Description: As the spread becomes more of the norm in all regions of this country it is important for coaches everywhere to have a resource for defending the modern spread offense. Cautious Aggression: Defending Modern Football is that resource for coaches. The schemes described in this book are tried and true methods for defending some of the best offenses this country has ever seen.
Starting with “The Why” and ending with “The How.” Cautious Aggression gives coaches a defensive philosophy they can trust. Using diagrams and concise explanations, the book lays out a formula for success for coaches to utilize in their own schemes. Below are the chapters:
Argument for Two-High
Defending the Modern Spread Offense
Defending Run/Pass Options
Systematic Creativity of a Quarters Defense
The Art of Match Quarters
All About the Cover Down
Designing a Modern Defense
Setting the Strength
Defending Formations into the Boundary
Coaching at the lower levels of football bring its own issues to the table that many Division I football teams do not face. Cautious Aggression: Defending Modern Football is written for all coaches. The experiences Coach Alexander gained while coaching for Baylor Football combined with his experiences at the high school level has given him a unique perspective on defensive football. Many of the concepts and theories in this book have been adjusted to fit the needs of high school and small college coaches around the country. Come learn “The Art of X.”
Thank you to all that support the site, this book would not be possible without you.
The biggest issue facing defenses when defending 3×1 formations is the run/pass conflict of the Mike. No other player in a 3×1 formation has more on their plate than the leader of most defenses. In modern football, the age of a “plugger” at Mike is over. Each LB must be able to cover underneath routes and understand how their run fits relate to their pass drops. Defenses can no longer afford to drop their LBs to “zones” or landmarks. Each player is a link in a chain. As the spread becomes a permanent fixture in most regions’ football cultures, defenses are turning to match schemes to help alleviate the issues seen in traditional defenses.
Traditionally, teams have spun to the three-receiver side to allow the Mike to stay in the box, switching his responsibility of relating to the #3 receiver to “plugging” the middle of the formation. Eliminating this run/pass conflict helped defenses against the “spread-to-run” offenses but it opened them up to high percentage throws that could easily become fatals (TDs) when those offenses ran play -action. In the diagram below, an Over Cover 3 scheme is shown:
Right away, the main issue with Cover 3 or “kick” coverage to Trips is the backside corner is in man-to-man coverage with the single WR. Offenses traditionally have left their best receiver at the “X” because of this defensive scheme. The best offensive receiver on the field is lined up across from a player with little to no help. This can spell disaster for defenses. As the spread as evolved, offenses have developed reads for the third level. If a defense spins to a 3×1 formation (“kick”) the offense can easily check to a backside choice route depending on the leverage of the corner. For most, this is a post route ran right off the back of the kicking safety. This is a high percentage throw that can spell disaster for defenses. Continue reading “Defending 3×1 Formations – Solo Coverage”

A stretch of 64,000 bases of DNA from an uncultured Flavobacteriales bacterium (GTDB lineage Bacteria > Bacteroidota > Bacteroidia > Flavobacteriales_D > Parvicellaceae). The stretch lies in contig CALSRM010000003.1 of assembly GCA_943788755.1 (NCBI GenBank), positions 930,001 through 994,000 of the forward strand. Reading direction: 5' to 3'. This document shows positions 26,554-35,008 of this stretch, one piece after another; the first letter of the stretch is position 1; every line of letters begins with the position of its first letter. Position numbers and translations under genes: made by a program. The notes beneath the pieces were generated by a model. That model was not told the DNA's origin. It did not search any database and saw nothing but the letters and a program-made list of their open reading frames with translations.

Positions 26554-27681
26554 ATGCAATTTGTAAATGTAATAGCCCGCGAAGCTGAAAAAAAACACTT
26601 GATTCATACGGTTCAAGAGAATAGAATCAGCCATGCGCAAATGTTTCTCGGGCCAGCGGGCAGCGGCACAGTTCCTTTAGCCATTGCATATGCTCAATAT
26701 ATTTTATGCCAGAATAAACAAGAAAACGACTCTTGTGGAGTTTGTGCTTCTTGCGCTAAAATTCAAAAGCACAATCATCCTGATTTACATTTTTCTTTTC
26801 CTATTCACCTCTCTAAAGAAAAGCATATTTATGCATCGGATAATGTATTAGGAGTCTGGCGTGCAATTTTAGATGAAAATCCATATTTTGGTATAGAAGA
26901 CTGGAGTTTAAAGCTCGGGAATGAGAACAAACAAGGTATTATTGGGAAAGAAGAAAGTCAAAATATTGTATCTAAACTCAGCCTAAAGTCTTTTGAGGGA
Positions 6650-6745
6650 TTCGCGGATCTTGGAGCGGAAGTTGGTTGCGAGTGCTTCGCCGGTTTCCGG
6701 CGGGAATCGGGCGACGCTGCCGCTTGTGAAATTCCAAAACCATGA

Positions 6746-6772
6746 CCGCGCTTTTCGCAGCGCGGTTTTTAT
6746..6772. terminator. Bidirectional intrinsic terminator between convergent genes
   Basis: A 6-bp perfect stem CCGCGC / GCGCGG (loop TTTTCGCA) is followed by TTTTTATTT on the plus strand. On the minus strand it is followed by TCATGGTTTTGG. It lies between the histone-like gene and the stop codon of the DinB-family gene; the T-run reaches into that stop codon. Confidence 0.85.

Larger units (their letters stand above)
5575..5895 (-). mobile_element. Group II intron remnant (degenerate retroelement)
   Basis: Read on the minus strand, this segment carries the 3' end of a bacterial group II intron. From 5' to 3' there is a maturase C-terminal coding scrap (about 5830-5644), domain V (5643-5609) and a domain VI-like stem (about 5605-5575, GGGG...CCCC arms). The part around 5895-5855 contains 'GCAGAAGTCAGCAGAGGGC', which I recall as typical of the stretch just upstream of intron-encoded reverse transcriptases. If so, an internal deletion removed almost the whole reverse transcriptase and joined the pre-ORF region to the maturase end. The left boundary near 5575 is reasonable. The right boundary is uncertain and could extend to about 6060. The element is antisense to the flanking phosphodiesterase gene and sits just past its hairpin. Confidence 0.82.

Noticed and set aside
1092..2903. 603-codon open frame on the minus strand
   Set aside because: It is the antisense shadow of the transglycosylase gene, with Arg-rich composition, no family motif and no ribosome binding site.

The clinic includes detailed explanations on how to combat RPOs by pre-snap alignment and even explains several stop calls, all from a 3-4 Okie Front. The clinic starts with five principles for defending RPO offenses and moves on to pre-snap alignments against top spread formations. This is followed by game film and diagrams of the stop calls with detailed explanations.
(This video was originally created for Keith Grabowski, host of the “Coach & Coordinator Show” before he joined USA Football and moved his show under their umbrella.)
This is a brief video on how to implement “soft” press or “catch” technique into your schemes. The clinic video explains everything from stance and alignment to why soft press is preferred over hard press.
If the offense won’t throw to #1, lock him up and reduce the field.
When defending a team that runs Trips it is important for the defense to have multiple coverage options. Depending on how an offense chooses to attack a defense the selection of the right coverage can be crucial. Being able to switch from base coverage to base coverage allows the defense to keep the offense on its toes. If a defense only runs one base coverage against Trips, offenses will quickly find a way to exploit it. This fact alone should encourage a defensive staff to carry multiple coverages into a game and be able to use them when the opportunity arises.
Many times offenses use the #1 receiver as a decoy or chooses to run him off to create a void so the #2 or #3 WR can run an out route into space. One way to counteract the nonuse of #1 and outs by #2 or #3 is to run Special Coverage. Unlike Stress where the Sam is blind to what the #3 WR is doing, Special eliminates the #1 completely and reduces the field. The Sam takes on the responsibility of a Two-Read CB. His eyes are squarely on #2 and will carry the vertical of #2 if the offense runs vertical routes. Like Stress, the key player is the Sam linebacker and his ability to run with a vertical route. Eliminating #1 puts the Sam on an island with #2. As stated earlier, having options in coverage is important to defending the spread. A defense must be able to adapt to any situations and adjust to any formation/scheme thrown at it. Continue reading “Defending Trips – Special Coverage”